[Koren_et_al]Koren, Yehuda, Robert Bell and Chris Volinsky. “Matrix Factorization Techniques for Recommender Systems.” Computer Volume: 42, Issue: 8 (2009): 30-37.
[sgd]Wikipedia - Stochastic gradient descent
[Bottou]Leon Bottou, “Stochastic Gradient Tricks,” Neural Networks, Tricks of the Trade, Reloaded, 430–445, Lecture Notes in Computer Science (LNCS 7700), Springer, 2012.
[Rendle]Steffen Rendle, “Factorization Machines,” in Proceedings of the 10th IEEE International Conference on Data Mining (ICDM), 2010.


FactorizationRecommender.evaluate(dataset[, …]) Evaluate the model’s ability to make rating predictions or recommendations.
FactorizationRecommender.evaluate_precision_recall(dataset) Compute a model’s precision and recall scores for a particular dataset.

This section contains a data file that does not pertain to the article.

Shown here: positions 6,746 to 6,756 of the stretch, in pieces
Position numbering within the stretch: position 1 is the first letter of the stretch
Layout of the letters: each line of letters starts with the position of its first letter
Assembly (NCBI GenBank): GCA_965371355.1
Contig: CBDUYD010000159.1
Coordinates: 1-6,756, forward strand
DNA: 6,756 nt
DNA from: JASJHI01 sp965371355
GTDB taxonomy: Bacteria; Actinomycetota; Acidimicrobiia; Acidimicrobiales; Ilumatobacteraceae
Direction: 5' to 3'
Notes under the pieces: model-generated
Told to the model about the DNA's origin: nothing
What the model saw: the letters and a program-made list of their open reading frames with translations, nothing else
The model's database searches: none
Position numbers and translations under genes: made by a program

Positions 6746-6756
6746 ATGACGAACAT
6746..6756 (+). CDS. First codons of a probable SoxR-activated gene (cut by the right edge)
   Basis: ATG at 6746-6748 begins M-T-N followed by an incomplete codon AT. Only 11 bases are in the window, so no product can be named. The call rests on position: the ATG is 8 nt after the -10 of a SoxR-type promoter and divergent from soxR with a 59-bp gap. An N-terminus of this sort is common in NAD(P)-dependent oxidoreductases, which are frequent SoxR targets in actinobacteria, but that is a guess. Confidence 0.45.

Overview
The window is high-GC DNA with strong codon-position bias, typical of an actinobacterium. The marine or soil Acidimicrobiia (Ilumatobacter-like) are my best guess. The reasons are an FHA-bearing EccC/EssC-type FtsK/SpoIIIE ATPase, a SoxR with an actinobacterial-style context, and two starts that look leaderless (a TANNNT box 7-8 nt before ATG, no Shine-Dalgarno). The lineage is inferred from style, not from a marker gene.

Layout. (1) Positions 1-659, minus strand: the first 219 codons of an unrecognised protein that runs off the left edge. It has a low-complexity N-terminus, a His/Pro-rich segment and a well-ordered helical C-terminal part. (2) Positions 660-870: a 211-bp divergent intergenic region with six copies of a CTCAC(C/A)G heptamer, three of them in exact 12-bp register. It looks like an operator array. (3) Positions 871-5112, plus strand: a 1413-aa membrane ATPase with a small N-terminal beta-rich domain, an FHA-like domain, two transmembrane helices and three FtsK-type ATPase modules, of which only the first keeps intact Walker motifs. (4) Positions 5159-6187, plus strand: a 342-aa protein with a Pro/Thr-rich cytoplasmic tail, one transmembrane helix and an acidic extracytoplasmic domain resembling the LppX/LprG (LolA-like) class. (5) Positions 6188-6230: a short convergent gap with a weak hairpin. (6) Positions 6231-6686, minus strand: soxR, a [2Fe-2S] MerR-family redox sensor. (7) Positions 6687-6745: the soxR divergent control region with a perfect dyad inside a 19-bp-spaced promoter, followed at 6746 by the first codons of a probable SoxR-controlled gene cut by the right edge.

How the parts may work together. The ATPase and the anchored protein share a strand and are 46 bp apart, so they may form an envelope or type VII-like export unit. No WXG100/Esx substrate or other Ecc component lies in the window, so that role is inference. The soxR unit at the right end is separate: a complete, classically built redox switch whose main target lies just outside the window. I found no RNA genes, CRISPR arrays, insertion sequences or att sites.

FactorizationRecommender.evaluate_rmse(…) Evaluate the prediction error for each user-item pair in the given data set.
FactorizationRecommender.export_coreml(filename) Export the model in Core ML format.
FactorizationRecommender.get_num_items_per_user() Get the number of items observed for each user.
FactorizationRecommender.get_num_users_per_item() Get the number of users observed for each item.
FactorizationRecommender.get_similar_items([…]) Get the k most similar items for each item in items.
FactorizationRecommender.get_similar_users([…]) Get the k most similar users for each entry in users.
FactorizationRecommender.predict(dataset[, …]) Return a score prediction for the user ids and item ids in the provided data set.
FactorizationRecommender.recommend([users, …]) Recommend the k highest scored items for each user.
FactorizationRecommender.recommend_from_interactions(…) Recommend the k highest scored items based on the
FactorizationRecommender.save(location) Save the model.
FactorizationRecommender.summary([output]) Print a summary of the model.